Assessments of contaminant-related human and ecological risk require estimation of transport rates, but few data exist on wind-driven transport rates in nonagricultural systems, particularly in response to ecosystem disturbances such as forest wildfire and also relative to water-driven transport. The Cerro Grande wildfire in May of 2000 burned across ponderosa pine (Pinus ponderosa Douglas ex P.&C. Lawson var. scopulorum Englem.) forest within Los Alamos National Laboratory in northern New Mexico, where contaminant transport and associated post-fire inhalation risks are of concern. ...


Post-fire geomorphic response in steep, forested landscapes: Oregon Coast Range, USA

Quaternary Science Reviews, Vol. 28, No. 11-12. (June 2009), pp. 1131-1146,


The role of fire in shaping steep, forested landscapes depends on a suite of hydrologic, biologic, and geological characteristics, including the propensity for hydrophobic soil layers to promote runoff erosion during subsequent rainfall events. In the Oregon Coast Range, several studies postulate that fire primarily modulates sediment production via root reinforcement and shallow landslide susceptibility, although few studies have documented post-fire geomorphic response. Here, we describe field observations and topographic analyses for three sites in the central Oregon Coast Range that ...


Wildfire-related debris flow from a hazards perspective

In Debris-flow Hazards and Related Phenomena (2005), pp. 363-385,


[Excerpt: Introduction] Wildland fire can have profound effects on the hydrologic response of a watershed. Consumption of the rainfall-intercepting canopy and of the soil-mantling litter and duff, intensive drying of the soil, combustion of soil-binding organic matter, and the enhancement or formation of water-repellent soils can change the infiltration characteristics and erodibility of the soil, leading to decreased rainfall infiltration, subsequent significantly increased overland flow and runoff in channels, and movement of soil (e.g., Swanson, 1981; Spittler, 1995; Doerr et al., 2000; Martin and Moody, 2001; ...


Global trends in wildfire and its impacts: perceptions versus realities in a changing world

Philosophical Transactions of the Royal Society B, Vol. 371, No. 1696. (05 June 2016), 20150345,


Wildfire has been an important process affecting the Earth’s surface and atmosphere for over 350 million years and human societies have coexisted with fire since their emergence. Yet many consider wildfire as an accelerating problem, with widely held perceptions both in the media and scientific papers of increasing fire occurrence, severity and resulting losses. However, important exceptions aside, the quantitative evidence available does not support these perceived overall trends. Instead, global area burned appears to have overall declined over past decades, and there is increasing evidence that there is ...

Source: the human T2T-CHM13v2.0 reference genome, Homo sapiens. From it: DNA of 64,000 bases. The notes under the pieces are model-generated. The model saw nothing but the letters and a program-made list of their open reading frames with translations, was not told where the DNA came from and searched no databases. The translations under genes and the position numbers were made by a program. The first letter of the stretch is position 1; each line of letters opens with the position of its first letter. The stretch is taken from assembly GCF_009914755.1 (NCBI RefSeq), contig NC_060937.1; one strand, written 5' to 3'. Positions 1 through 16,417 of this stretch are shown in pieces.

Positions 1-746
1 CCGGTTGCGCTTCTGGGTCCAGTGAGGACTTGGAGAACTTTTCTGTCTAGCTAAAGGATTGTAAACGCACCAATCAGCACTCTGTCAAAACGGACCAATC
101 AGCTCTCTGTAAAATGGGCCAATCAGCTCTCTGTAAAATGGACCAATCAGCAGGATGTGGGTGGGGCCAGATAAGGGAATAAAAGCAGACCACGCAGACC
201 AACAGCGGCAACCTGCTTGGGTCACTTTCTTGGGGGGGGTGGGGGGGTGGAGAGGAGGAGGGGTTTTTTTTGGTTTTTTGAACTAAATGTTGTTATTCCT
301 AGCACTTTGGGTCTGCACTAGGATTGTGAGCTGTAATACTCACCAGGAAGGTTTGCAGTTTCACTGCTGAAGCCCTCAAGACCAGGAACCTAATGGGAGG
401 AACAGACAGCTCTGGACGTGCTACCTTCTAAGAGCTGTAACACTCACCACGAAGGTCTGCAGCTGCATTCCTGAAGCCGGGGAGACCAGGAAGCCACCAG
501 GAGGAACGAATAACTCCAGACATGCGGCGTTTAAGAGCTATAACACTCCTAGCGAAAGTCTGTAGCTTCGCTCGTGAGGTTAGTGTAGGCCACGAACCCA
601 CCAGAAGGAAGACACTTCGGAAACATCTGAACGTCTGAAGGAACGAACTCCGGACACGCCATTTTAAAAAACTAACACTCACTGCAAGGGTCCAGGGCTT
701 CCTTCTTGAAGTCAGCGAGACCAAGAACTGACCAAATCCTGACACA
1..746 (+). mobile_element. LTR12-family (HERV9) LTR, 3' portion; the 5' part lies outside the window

(INRMM-MiD internal record) List of keywords of the INRMM meta-information database - part 27

(February 2014)
Keywords: inrmm-list-of-tags   plant-populations   plant-self-defense   plant-species   plant-species-competition   plant-species-richness   plant-survival   plant-trait   plant-use   plantation   plants   plasticity   platanus-orientalis   platanus-racemosa   platanus-spp   platanus-x-hispanica   platycarya-strobilacea   platymiscium-pinnatum   platypus-sulcatus   plausibility-check   pleurostomophora-richardsiae   pliocene   plumeria-alba   plumeria-rubra   po-plain   poaceae   podocarpus-falcatus   poisonous-plants   poland   polar-ecological-zone   polfc   policy   policy-strategies-for-scientific-uncertainty   pollen   pollen-analysis   pollen-dispersal   pollen-records   pollination   pollinology   pollution   polulation   polydrusus-impressifrons   polygala-myrtifolia   polygraphus-poligraphus   polymath   polymorphism   polypodium   population   population-adaptation   population-decline   population-dynamics   population-growth   population-structuring   population-viability-risk-management   populus-adenopoda   populus-alba   populus-angustifolia   populus-balsamifera   populus-cathayana   populus-deltoides   populus-euphratica   populus-fremontii   populus-grandidentata   populus-ilicifolia   populus-koreana   populus-lasiocarpa   populus-nigra   populus-simonii   populus-spp   populus-szechuanica   populus-tremula   populus-tremuloides   populus-trichocarpa   populus-wettsteinii   populus-x-canescens   populus-x-tomentosa   populus-yunnanensis   porosity   portability   porthetria-dispar   portugal   positional-analysis   post-fire-management   post-fire-regeneration   post-fire-vegetation-dynamics   post-glacial-dispersal   post-glacial-migration   post-normal-science   post-publication-peer-review   postfire-impacts   postfire-recovery   postgis   postglacial-recolonization   postgresql   potential   potential-evapotranspiration   potential-habitat   potential-soil-erosion   potoxylon-melagangai   poverty  


List of indexed keywords within the transdisciplinary set of domains which relate to the Integrated Natural Resources Modelling and Management (INRMM). In particular, the list of keywords maps the semantic tags in the INRMM Meta-information Database (INRMM-MiD). [\n] The INRMM-MiD records providing this list are accessible by the special tag: inrmm-list-of-tags ( ). ...


Požar kao ekološki faktor u sukcesiji zajednica Pančićeve omorike i redukovanju njenog areala

Zaštita prirode, Vol. 33 (1966), pp. 1-167